DP: I love it. So you made this bespoke website that you were super proud of and as you’re kind of watching it, it slowly turns into something else like a, I don’t know if this is a body snatch story or swamp monster kind of story like some tale of something turning into a creature and it turned into a HubSpot page, you said. Just because the CEO, well, I mean, there was layoffs and stuff too. Was that possibly part of it? Like, because the people who you worked with weren’t able to use the site, the CEO was just like, I’m not going to learn this. I’m just going to do something else. It was partially due to the layoffs, right?
AS: I mean, that could be the case, but none of the layoffs or anything made sense. They had just built up this entire marketing division and taken some funding, had this marketing division, and they were only there for the six months of this project.
AS: So… It was all a very strange situation.
DP: That’s, that’s eerie. And Steve, I know that this happened a while ago, but this still haunts you. I know. Is there anything to learn from this that you have applied to how you work with businesses in the future?
Steve Sawaya: You know, it really still does haunt us. You know, one thing I learned is that VCs are going to do what they’re going to do. And there’s not a lot to stop them—and that’s scary in itself.
DP: Hmm. That’s true. But as far as all this goes, at least, I mean, it’s heartbreaking that y’all were really proud of the site and then it morphed into something different. But I guess on the upside, you were able to cash a check, right? Like that didn’t fall through.
AS: Right, yes, we cashed the check, so that part’s all good. But, you know, I think like so many people, yes, we do it because we need the money, but we do it because we love it, and this was such a labor of love for our team. So we have about 10 people on our team, designers and developers all in-house, and, you know, WordPress was such a big deal and such a big part of this project, which is what made this all so interesting. The CEO signed off on it. He was happy with it. We pitched the WordPress solution. Like, We were so far into the WordPress world that, you know, sort of backing it out was, was strange.
And I almost feel like when I looked at the site too, because it looked so different, it was almost like, you know, the gorgeous bespoke costume that maybe somebody’s mom made them, versus the one that’s just the plastic mask and the kind of sad plastic sheet we had in the 80s. So, yeah.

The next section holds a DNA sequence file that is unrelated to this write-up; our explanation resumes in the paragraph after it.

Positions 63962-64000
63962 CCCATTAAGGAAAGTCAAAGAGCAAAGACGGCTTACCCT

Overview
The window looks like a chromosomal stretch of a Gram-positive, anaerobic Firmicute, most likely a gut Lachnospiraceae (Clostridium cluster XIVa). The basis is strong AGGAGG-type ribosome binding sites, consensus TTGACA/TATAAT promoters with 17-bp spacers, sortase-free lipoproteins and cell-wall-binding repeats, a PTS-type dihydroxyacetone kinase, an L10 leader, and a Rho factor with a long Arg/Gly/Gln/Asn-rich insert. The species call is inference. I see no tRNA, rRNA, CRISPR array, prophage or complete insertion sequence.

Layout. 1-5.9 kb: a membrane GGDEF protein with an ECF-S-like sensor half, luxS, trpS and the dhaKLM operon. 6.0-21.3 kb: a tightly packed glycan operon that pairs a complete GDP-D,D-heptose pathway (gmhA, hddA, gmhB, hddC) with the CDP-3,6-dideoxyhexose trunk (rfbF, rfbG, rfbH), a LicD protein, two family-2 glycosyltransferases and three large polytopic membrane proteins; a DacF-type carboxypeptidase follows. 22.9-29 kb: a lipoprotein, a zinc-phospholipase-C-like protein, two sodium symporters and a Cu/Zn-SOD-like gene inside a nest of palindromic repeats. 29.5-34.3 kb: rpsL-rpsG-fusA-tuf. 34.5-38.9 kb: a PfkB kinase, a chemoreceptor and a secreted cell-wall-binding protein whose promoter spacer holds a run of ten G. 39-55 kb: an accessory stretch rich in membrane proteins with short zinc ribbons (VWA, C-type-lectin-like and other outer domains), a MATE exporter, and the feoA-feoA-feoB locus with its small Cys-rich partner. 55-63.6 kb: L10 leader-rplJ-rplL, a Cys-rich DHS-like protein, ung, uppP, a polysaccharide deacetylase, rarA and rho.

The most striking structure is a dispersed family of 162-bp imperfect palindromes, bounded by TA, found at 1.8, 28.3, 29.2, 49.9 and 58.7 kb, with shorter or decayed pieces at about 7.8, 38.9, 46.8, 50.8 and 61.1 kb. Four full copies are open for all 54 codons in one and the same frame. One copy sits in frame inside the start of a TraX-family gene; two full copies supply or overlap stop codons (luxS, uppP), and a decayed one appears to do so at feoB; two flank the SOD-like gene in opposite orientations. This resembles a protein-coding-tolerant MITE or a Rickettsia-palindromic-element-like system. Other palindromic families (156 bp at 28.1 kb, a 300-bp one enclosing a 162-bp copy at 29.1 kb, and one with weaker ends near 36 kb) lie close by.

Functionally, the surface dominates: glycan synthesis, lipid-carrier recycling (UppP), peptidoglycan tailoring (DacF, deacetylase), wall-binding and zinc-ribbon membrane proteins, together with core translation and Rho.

DP: I can totally understand that. Some friends of mine went to a website for CC Mom, the children’s clothing store, and all the images were gorgeous. And in retrospect, clearly, AI-generated, but at the time, everything just seemed like a hell of a bargain and what they got versus what the, uh, the image was. It was just very disappointing for them. They still had a functioning bit of wardrobe, but yeah, it just wasn’t the same as how it looked before. So I guess my final question here is because we did get to introduce y’all as a captain and wizard. Steve, can you explain those titles to us?
SS: So I became the wizard, it was kind of bestowed upon me by the team. I have this superpower where I can kind of look at a problem and just know what’s wrong with it and fix it. Oftentimes it’s called the Steve effect and I’ll walk up and they’ll try and show me the problem and it will be working for them at that point. So that’s how I became the wizard, and I’ll let Amber talk about why she’s the captain.
AS: We just love everything about—so our company’s named Anchor and Alpine, and we love the sea, we love the mountains, and so we tell a lot of kind of corny jokes around that like our general manager is called the Wrangler, and she keeps all of our stuff kind of flowing along smoothly. So the captain just came about because I am the head of the agency, but I think a lot about just being a captain on a ship.
I can’t go anywhere without anybody else, but I do generally get to pick the direction, and I try to pick a good one when we head somewhere.
DP: I love it. Well, Amber and Steve, thank you so much for telling your Halloween story today. And we are going to take a short break. When we come back, we’re going to have more scary web developers slash WordPress horror stories for you, dear listener. So stay tuned after the short break.